We are providing this statement to our customers who would like to know the status of SNS products before upgrading a workstation to macOS Sierra, which was released as GM on September 20, 2016.
Prior to upgrading, you should also verify that your other software and hardware products are compatible with this new OS from Apple. (But then, if you're reading this statement you probably already know this, and you know that a backup is also recommended!!)
The following product statements cover whether or not something major is affected simply by the process of upgrading to Sierra. We will update this status statement when any new information is confirmed...
We do not anticipate supporting AFPS (Apple's new file system) until it has had some time to mature.
globalSAN iSCSI Initiator
v.126.96.36.1998 has been in testing with various developer releases from Apple, and our customers using Sierra with this build of globalSAN have not reported issues.
September 19, 2016 Update: Version 188.8.131.521 was pushed today for Sierra compatibility. This new build of v.5.3 contains a fix that can affect globalSAN's CHAP authentication functionality. To update, click "Check for Updates" from the globalSAN system preferences pane.
September 13, 2016 Update: A new build of v.5.3 has been created and tested specifically to address the CHAP issue reported below on September 9. This build is currently available upon request (please submit a request if you are affected by the CHAP problem).
September 9, 2016 Update: It appears that some of the initiator's functionality became broken as of macOS Sierra build 16A319. The scope of the problem appears limited to CHAP functionality. We have received limited reports (and we now confirm) that the OS can enter a reboot loop after upgrading to an affected build of Sierra if you are using CHAP. To avoid the reboot loop in affected builds you can temporarily disable CHAP or disconnect from the target. We will update this article when we have additional confirmed information.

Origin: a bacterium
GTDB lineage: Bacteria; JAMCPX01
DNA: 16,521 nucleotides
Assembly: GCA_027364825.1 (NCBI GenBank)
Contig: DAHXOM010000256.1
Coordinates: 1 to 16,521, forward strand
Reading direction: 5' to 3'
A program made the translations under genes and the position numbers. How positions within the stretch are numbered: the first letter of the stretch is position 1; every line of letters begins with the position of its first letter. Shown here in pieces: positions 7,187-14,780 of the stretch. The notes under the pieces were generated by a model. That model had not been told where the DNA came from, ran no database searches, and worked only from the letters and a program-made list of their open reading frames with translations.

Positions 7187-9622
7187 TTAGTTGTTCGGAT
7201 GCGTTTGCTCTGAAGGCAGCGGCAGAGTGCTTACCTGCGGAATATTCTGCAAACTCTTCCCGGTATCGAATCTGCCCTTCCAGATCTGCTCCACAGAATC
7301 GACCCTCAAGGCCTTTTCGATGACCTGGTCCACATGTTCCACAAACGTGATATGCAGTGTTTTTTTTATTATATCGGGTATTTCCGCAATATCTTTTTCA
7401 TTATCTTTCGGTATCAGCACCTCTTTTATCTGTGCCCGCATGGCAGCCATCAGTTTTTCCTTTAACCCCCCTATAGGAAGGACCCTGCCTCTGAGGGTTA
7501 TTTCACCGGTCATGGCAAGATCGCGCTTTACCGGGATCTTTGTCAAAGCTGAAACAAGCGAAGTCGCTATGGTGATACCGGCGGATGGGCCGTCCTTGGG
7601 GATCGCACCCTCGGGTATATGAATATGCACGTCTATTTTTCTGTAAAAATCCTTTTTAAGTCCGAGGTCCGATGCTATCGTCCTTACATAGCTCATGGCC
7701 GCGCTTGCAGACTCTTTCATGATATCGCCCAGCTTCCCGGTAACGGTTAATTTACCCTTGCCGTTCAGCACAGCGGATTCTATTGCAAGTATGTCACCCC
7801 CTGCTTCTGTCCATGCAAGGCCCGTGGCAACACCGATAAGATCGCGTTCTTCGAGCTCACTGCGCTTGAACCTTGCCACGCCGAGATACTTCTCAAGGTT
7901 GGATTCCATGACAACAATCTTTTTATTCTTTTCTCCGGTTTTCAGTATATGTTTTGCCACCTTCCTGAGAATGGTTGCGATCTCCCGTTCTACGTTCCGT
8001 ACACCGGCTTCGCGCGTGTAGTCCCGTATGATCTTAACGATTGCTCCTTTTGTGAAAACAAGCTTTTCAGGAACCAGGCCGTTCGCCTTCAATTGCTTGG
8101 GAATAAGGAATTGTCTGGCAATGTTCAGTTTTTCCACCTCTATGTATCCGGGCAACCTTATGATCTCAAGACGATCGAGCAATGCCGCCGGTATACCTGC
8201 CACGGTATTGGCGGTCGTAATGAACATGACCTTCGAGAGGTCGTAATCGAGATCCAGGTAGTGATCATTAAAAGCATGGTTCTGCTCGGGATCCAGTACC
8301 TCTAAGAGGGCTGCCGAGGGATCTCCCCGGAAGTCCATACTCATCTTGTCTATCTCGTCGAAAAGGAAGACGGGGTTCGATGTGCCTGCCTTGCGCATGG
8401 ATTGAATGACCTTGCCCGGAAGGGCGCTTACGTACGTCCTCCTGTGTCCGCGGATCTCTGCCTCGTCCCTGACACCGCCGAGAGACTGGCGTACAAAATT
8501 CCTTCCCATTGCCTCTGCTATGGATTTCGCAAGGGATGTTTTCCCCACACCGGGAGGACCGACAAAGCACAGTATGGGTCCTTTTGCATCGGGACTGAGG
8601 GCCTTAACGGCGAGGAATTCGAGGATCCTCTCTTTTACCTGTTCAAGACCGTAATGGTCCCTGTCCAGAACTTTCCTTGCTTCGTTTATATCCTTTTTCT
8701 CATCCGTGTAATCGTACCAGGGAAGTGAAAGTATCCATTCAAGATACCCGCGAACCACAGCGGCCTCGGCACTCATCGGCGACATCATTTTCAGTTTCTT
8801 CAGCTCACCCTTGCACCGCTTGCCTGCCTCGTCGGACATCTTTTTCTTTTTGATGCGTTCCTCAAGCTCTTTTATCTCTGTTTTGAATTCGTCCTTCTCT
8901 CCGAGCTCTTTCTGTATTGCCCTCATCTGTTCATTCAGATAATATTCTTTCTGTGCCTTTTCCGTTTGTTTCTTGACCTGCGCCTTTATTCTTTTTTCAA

v.184.108.40.2068 has been in testing with various developer releases from Apple, and our customers using Sierra with this build of Xtarget have not reported issues.
See September 9, 2016 update in the globalSAN iSCSI Initiator section above.
SANmp and iSANmp
SANmp v.220.127.116.111 has no known issues with various developer releases from Apple.
EVO Mount Utility
This application was shipped with some EVO v.4.x systems; it is now deprecated and superseded by ShareBrowser. This utility is no longer supported.
ShareBrowser Desktop Client
Public versions/builds of ShareBrowser v.4.3.x have no known issues with various developer releases from Apple.
However, we expect there will be carryover with certain known issues that are present in El Capitan regarding SIP. Please see our El Capitan announcement for more information.
October 12, 2016 Update: There is a known issue with mounting NFS volumes in ShareBrowser with macOS 10.12. More information can be found in this article.
EVO Shared Media Storage System
There are many different methods to connect a workstation to EVO, and some of these methods, such as Fibre Channel and 10GbE, may require a third-party piece of hardware or software. Also, upgrading has the ability to affect Ethernet and/or Fibre Channel performance of your workstation. Therefore...
- Backup your OS X system before upgrading!
- Review the list above to check the status of other SNS products you may be using with your EVO.
- If you are connecting directly from your workstation's built-in GbE port, then basic connectivity can be expected.
- If you are using any other NIC, Fibre Channel HBA, iSCSI initiator, or Thunderbolt adapter or chassis, specific video drivers or capture cards, etc., please confirm with the manufacturer of that product to verify compliance with those products.
- If you are using any business-critical application (which is 99.9% of EVO customers!) or similarly-critical drivers, please confirm with the manufacturer of that product to verify that their products are compliant with Apple's newest operating system.